Soggy protesters demand impeachment of Brazil’s president: ‘We have to fight for better’

Protesters march in the rain in Sao Paulo, Brazil, on May 21, 2017, demanding the impeachment of President Michel Temer.
(Jill Langlois / For The Times)

Protesters turned out by the thousands in heavy rain on Sunday to demand the impeachment of Brazilian President Michel Temer.

According to organizers, some 20,000 people brought their banners, signs and chants of “Fora Temer” (“Out with Temer”) to Sao Paulo’s main art museum, the traditional gathering place for protests in recent years.

Other cities across the country also held protests against the president, as well as other politicians who are suspected in a widespread corruption scheme known as Lava Jato, or Car Wash, that involves money laundering and the payment of millions of dollars in bribes.


In Rio de Janeiro, protesters gathered in front of the home of Lower House speaker, Rodrigo Maia, who is expected to be next in line for the presidency if Temer is removed and an election is not called.

The Brazilian Order of Attorneys decided early Sunday to formally request Temer’s impeachment after a 25-1 vote in favor of his removal.

Unlike past protests in the city, the march Sunday involved people from both the political right and left coming together with the objective of removing an unelected president who reportedly supported the payment of bribes to hush up the impeached Lower House speaker, Eduardo Cunha, who is serving a 15-year sentence for corruption, money laundering and tax evasion.

In recordings that were made public by a newspaper last week and then released by the Supreme Court on Friday, Temer and businessman Joesley Batista are heard speaking, and the president appears to give the go-ahead to continue paying hush money.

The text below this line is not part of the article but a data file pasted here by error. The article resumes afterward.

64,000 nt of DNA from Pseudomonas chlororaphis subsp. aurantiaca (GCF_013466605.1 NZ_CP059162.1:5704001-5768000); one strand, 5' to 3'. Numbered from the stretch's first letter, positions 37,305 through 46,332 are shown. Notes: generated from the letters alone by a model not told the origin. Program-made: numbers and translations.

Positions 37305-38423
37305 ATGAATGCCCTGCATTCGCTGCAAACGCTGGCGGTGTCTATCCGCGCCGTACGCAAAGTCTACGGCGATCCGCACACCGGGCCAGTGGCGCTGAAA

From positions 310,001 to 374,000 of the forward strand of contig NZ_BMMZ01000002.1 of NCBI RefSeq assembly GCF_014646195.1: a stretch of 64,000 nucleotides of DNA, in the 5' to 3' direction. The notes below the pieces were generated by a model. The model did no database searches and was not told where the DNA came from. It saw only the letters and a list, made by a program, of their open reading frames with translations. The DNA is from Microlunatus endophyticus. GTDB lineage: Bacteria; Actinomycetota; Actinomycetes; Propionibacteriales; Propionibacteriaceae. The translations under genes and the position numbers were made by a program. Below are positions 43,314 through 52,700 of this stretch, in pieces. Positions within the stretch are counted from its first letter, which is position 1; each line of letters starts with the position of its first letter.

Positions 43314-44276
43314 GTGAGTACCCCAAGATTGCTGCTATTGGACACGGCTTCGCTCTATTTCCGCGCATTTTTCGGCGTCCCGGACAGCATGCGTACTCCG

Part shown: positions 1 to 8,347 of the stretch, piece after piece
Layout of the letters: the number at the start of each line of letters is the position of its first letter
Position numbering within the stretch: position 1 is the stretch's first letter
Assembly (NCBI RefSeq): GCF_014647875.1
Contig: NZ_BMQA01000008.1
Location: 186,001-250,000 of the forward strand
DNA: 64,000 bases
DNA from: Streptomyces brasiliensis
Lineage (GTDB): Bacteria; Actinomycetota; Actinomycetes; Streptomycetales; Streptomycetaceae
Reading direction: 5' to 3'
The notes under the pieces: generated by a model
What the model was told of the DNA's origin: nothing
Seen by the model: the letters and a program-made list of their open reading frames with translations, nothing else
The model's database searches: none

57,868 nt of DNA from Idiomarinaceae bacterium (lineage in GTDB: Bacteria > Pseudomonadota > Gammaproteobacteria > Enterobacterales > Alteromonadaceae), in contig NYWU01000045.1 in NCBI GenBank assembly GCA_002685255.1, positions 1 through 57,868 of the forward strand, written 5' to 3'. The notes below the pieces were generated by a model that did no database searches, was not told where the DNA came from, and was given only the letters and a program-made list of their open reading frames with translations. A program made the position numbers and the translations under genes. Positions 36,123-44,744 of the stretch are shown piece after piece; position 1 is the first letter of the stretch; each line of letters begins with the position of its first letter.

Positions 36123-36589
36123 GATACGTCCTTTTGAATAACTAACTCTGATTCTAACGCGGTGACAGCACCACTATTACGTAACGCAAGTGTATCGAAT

“It’s unfortunate,” said Carolina Dutra, a social work student who came out to Sao Paulo’s protest on Sunday. “We didn’t expect anything less though, did we? It’s not just Temer. It’s also [Sen.] Aecio [Neves], and it’s all of Congress. We have to fight for better. It will only get better if the rest of us have more opportunities.”

Social work student Carolina Dutra protests in Sao Paulo, Brazil, on May 21, 2017.
(Jill Langlois / For The Times)

In plea-bargain testimony given to Brazil’s Supreme Court, Batista accused Temer, as well as Neves and former Presidents Dilma Rousseff and Luiz Inacio Lula da Silva, of receiving millions in bribes. Temer became president in September when Roussett was impeached.

Neves, who has already been removed from his post, was also recorded demanding the equivalent of $615,000 in bribes to pay for his defense in the corruption scheme case. Federal police then traced the money with a tracking device to Neves’ cousin, Frederico Pacheco de Medeiros, who has since been arrested.

Neves’ sister, Andrea Neves, a strategist for her brother who is said to have shaped his image, was also arrested.

Several politicians came out to Sunday’s protest, including Councilman Eduardo Suplicy, who is one of the founding members of Rousseff and Lula’s leftist Workers’ Party.

“When will this come to an end?” he asked the crowd from on top of a sound-equipped truck. “We need to hold a general strike. We need the country to come to a stop. We need to make it very clear: We will not lose any more rights.”

The explosive testimony against the president and other members of government is also expected to derail the controversial pension reform that Temer was attempting to push through Congress before the accusations against him came to light.

“He needs to step down,” said ironworker Carlos Alberto Debrito at the protest in Sao Paulo. “Workers are losing their rights [because of the changes the president is making]. We will never be able to retire like this.”

Temer has denied any wrongdoing following the release of Batista’s testimony, in which the businessman also claims that bribes were paid to ensure Rousseff would be removed from office.

Despite a 4% approval rating even before the release of the new allegations against him, Temer has said he will not step down.

“The only future for Brazil now is an election,” Debrito said. “There are lots of bad politicians out there, but there are lots of good people who can take their places too.”


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Langlois is a special correspondent.